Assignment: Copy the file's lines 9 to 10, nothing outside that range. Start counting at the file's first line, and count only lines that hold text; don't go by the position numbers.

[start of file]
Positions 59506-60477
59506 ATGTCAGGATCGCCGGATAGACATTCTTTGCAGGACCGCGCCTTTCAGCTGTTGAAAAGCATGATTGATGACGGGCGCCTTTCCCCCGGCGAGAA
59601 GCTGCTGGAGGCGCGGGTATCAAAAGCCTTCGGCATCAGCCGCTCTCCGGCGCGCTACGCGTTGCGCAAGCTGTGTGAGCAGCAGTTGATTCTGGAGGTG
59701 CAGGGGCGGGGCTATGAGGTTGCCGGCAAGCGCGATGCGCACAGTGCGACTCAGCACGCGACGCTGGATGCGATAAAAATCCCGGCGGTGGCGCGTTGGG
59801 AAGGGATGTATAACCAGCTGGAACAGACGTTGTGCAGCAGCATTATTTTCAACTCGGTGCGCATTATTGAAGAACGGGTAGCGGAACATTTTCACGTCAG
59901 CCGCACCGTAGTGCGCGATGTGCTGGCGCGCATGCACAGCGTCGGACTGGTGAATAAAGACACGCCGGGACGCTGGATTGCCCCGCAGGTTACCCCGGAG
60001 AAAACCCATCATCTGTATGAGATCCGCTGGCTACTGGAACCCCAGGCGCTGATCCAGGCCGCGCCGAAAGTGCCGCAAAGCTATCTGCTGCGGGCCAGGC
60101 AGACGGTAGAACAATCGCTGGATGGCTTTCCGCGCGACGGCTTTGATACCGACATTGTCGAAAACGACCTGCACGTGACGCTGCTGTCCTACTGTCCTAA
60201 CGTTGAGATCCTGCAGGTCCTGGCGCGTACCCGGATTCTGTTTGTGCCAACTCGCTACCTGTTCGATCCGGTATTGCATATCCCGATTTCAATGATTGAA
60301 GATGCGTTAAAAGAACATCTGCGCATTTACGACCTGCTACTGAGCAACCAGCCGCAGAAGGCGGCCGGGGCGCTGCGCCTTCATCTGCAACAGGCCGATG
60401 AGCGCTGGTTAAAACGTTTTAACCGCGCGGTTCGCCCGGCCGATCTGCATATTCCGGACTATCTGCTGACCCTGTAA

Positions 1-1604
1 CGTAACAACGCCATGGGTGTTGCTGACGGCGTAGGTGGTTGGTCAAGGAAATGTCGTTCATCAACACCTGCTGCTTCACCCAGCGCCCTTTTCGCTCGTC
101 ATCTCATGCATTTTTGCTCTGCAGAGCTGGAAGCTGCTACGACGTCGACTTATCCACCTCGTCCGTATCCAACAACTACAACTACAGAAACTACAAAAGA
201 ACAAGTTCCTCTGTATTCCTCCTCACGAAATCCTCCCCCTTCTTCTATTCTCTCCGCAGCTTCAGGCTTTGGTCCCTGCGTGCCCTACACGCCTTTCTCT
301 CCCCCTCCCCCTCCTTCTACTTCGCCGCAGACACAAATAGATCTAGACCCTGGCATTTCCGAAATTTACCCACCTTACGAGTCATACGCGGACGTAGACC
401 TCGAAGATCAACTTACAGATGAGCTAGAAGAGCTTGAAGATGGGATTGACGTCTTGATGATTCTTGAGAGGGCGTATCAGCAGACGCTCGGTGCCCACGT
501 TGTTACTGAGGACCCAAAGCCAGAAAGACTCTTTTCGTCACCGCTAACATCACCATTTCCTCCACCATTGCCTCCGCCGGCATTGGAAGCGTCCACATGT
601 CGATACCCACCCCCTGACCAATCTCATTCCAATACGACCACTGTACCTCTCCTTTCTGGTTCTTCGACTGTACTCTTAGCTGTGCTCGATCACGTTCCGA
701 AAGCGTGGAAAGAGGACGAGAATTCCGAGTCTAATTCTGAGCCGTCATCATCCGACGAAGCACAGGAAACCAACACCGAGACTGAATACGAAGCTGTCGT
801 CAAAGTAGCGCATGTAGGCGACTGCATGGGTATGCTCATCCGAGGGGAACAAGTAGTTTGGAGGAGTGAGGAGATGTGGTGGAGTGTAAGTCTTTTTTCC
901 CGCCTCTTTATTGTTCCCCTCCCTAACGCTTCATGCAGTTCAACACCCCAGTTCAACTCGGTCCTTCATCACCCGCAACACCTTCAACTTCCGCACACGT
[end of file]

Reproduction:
60201 CGTTGAGATCCTGCAGGTCCTGGCGCGTACCCGGATTCTGTTTGTGCCAACTCGCTACCTGTTCGATCCGGTATTGCATATCCCGATTTCAATGATTGAA
60301 GATGCGTTAAAAGAACATCTGCGCATTTACGACCTGCTACTGAGCAACCAGCCGCAGAAGGCGGCCGGGGCGCTGCGCCTTCATCTGCAACAGGCCGATG